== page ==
Further evidence that automation creates choices may be that manufacturing in the future will focus less on mass production and more on customization. These unique products may originate in microfactories, smaller establishments that can not only provide local employment opportunities and recycling benefits, but also produce small consumer goods on demand, potentially requiring fewer shipping resources.

In business, global enterprises won’t be the only beneficiaries of automation. Chuck Werner is Lean Program Manager and Six Sigma Master Black Belt with the Michigan Manufacturing Technology Center.


Chuck Werner

He explains, “Integrators for all the Industry 4.0 technologies are focusing on making inroads to supply smaller manufacturers as a way to increase sales and market penetration. Currently, the largest barrier is helping the customer to really understand their own needs and still work within their budget.”

Werner says that lowering prices for such items as sensors, PLCs, computers, and data storage will make investments in automation equipment more affordable. For example, at $25,000, Baxter the robot is already considered reasonably priced.

As companies gain access to more technology, Werner also foresees a growing trend in data gathering in order to enhance manufacturing processes. Robotics and manufacturing analyst and consultant Ed O’Brien concurs.


Ed OBrien

“Edge computing, identifying sensor data at a point on a line or from robots, is going to be huge. Instead of going to a central processing system to identify historical data, people want real-time data,” he explains.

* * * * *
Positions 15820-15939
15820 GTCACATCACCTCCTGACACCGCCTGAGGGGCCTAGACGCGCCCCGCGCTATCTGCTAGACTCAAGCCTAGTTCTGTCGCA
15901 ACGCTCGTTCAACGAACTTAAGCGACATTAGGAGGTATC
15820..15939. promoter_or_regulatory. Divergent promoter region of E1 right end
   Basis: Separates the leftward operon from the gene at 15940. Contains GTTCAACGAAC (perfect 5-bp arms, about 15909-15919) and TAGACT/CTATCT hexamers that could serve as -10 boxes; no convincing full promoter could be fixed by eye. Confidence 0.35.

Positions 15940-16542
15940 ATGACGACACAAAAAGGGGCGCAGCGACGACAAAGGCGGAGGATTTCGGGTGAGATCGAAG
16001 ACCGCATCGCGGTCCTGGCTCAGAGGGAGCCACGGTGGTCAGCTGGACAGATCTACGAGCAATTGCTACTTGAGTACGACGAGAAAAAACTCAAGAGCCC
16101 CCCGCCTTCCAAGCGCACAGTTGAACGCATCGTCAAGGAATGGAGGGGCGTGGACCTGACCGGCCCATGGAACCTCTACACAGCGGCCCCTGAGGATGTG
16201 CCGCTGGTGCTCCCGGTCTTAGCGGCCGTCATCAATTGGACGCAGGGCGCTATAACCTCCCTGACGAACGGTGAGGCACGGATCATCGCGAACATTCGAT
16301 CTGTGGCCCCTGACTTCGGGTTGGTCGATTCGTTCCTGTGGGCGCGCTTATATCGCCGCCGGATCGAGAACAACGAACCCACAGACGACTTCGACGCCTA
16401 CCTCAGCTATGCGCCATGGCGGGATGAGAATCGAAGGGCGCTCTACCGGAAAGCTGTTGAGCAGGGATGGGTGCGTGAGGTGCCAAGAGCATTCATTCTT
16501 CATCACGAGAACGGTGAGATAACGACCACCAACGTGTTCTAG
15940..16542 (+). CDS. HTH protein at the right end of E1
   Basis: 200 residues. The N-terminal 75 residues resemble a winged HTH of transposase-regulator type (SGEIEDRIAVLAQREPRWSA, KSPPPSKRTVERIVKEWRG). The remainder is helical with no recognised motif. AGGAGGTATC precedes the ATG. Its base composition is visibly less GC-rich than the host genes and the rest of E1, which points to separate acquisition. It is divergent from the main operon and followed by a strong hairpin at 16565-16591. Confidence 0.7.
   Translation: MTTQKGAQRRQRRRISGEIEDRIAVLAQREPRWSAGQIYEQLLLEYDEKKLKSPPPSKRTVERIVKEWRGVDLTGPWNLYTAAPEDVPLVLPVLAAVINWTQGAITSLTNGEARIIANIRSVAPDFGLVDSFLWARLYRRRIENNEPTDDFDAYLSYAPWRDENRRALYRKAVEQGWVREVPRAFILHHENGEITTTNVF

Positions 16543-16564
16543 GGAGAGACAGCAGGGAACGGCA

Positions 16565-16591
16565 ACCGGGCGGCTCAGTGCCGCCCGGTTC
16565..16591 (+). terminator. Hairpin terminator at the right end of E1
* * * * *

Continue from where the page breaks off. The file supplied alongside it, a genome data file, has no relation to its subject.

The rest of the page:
Edge data will have a further cultural effect. According to Werner, “All technology brings disruption. Perhaps the biggest disruption we will see is the change in the leadership model resulting from the use of technology to do the following: collect and interpret data, provide critical information to the right person at the right place and time, and enable someone to make a decision without having to constantly seek approval or direction from those up the ladder.” In this scenario, he says, self-directed teams may finally become a reality.

The expansion of robotics as a service (RaaS) also looms on the horizon. The price of equipment, including the costs for training and maintenance, may be prohibitive, but a lease or other temporary arrangement can reduce overhead. As O’Brien explains, RaaS means that the manufacturer provides extensive preventive and corrective maintenance alongside internal teams. Some companies already involved in RaaS include Savioke, Robosoft Services Robots, Acorn Product Development, and ASEA Brown Boveri (ABB).

With the evolution of RaaS and the growth of data in automation and robotics, O’Brien also sees a trend in predictive analytics: “Manufacturers can reduce downtime and increase time to market because they have greater product knowledge. They can probably detect trends and see, for example, that a breakdown is coming in the second shift. In high-speed, high-efficiency lines, being able to foresee an issue before something fails is huge.”